Planning for Your First Family Holiday Sober

Planning for Your First Family Holiday Sober

Whether it’s Thanksgiving, Christmas, New Year’s, the 4th of July or any other holiday, celebrating with loved ones during recovery can fill you with dread. Alcohol plays a role in many people’s family’s holiday gatherings, so it’s no wonder you’re concerned.

Surviving your first family holiday sober is possible—and even potentially enjoyable—if you have a plan in place to ensure your success. Use the ideas below to create your own plan to celebrate with your family while anticipating triggers and successfully managing cravings.

Pre-Holiday Planning

Family holidays can be joyful, stressful, emotional and filled with unrealistic expectations. Triggers are everywhere, and so are opportunities to use, making planning for a family holiday sober one of the most important tasks on your to-do list.

Enlist support. Your family members want the best for you, but they may not know how to support you on this journey. Asking your sister, for example, to be your advocate, stay close at hand and help you stay sober during the holiday can make a world of difference. Also keep the lines of communication open with your sponsor, mentor or other external supporter.

Know what you can handle and what you can’t. This might not be the time to attend one party after another, so choose your events strategically. If you do attend a party, bring your own beverages to ensure you have access to non-alcoholic refreshments, plan to leave early and have an exit strategy that includes your own transportation to leave if you start to feel overwhelmed.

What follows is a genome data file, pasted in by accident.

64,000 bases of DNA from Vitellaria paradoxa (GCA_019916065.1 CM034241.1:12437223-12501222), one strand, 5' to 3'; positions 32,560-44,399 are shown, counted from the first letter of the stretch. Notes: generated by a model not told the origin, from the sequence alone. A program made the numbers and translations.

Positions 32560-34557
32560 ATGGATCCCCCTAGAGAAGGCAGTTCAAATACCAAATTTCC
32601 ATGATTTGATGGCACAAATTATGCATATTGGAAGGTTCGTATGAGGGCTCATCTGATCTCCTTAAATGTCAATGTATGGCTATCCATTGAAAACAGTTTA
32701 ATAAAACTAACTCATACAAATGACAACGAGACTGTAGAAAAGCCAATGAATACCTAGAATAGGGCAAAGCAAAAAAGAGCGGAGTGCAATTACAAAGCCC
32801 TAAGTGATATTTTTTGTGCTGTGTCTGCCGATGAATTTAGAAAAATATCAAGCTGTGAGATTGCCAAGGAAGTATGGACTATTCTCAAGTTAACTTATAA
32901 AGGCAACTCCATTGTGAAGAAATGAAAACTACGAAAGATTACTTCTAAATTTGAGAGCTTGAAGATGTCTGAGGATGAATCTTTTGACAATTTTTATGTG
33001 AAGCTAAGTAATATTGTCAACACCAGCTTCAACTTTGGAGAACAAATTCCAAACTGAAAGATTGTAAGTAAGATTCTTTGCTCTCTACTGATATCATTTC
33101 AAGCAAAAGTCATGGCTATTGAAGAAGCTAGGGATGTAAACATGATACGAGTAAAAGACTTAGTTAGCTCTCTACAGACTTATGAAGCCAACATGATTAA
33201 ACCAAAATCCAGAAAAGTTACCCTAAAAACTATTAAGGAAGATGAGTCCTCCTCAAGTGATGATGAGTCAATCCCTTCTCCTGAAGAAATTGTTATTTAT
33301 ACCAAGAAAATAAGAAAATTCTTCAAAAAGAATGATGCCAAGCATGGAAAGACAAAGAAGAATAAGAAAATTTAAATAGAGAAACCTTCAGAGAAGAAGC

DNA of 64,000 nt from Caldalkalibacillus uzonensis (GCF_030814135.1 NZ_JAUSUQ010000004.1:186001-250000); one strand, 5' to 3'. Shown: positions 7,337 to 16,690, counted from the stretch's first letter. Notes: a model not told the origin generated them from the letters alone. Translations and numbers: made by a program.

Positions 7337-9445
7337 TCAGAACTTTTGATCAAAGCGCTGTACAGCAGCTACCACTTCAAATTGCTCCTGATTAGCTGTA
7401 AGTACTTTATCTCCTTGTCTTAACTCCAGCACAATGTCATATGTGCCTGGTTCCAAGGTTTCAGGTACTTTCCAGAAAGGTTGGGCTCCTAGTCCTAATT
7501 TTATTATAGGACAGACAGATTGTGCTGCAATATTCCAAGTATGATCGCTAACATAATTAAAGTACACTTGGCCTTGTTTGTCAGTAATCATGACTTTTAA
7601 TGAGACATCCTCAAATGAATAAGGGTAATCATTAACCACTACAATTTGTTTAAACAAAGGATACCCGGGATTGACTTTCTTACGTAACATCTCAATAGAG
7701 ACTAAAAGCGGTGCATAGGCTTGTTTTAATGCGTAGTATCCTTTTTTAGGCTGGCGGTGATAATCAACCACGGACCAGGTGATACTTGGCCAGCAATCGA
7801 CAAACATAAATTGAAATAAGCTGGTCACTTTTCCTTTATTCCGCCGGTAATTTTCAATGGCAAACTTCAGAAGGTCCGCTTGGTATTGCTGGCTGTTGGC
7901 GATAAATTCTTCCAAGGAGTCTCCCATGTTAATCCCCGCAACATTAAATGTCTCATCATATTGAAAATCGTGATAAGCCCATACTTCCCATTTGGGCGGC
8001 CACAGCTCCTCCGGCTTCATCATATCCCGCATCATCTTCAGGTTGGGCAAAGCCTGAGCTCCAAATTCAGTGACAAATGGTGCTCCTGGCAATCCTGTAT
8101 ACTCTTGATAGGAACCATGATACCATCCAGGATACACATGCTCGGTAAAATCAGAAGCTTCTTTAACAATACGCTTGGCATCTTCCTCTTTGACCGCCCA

Plan holiday activities that empower you rather than tempt you. While celebrations in the past may have involved drinking or drugs, there are other ways to celebrate that are far more enjoyable such as family hikes, ice skating with the little ones or volunteering.

Enjoying Your Family Holiday Sober

The holiday has arrived and you’re ready for it. Below are a few more tips to get through the family holiday sober once the festivities begin.

Assess your mood. If you’ll be attending a party or activity where opportunities to use abound, try using the acronym “HALT” before a social event to remind yourself to avoid being too hungry, angry, lonely or tired—each of which can chip away at your defenses.1

Arrive early, leave early. Make an appearance at obligatory events before the real partying begins and then leave early.

Stay focused on sobriety.2 Narcotics Anonymous suggests reminding yourself that sobriety can be a life or death matter. Others may not understand, but you know why it’s important an what’s at stake for you. So does your sponsor, so lean on your sponsor as needed.

Post-Holiday Tips

Did you survive your first family holiday sober? It’s an accomplishment, but it’s also a process that you will face with every family holiday. Take a few minutes to review what happened to create a “lessons learned” document.

For example, what went according to the plan? What would you do differently? Did anything catch you off guard? Which triggers were hardest to deal with? Which strategies worked the best? Which family members could you count on for support? Which ones should you avoid next time?

Review these lessons before your next family holiday to give yourself the best gift of all.


References:

  1. https://www.psychologytoday.com/blog/the-high-functioning-alcoholic/201012/how-have-happy-sober-holidays
  2. http://www.narconon.org/blog/sobriety/staying-sober-and-drug-free-through-the-holidays/

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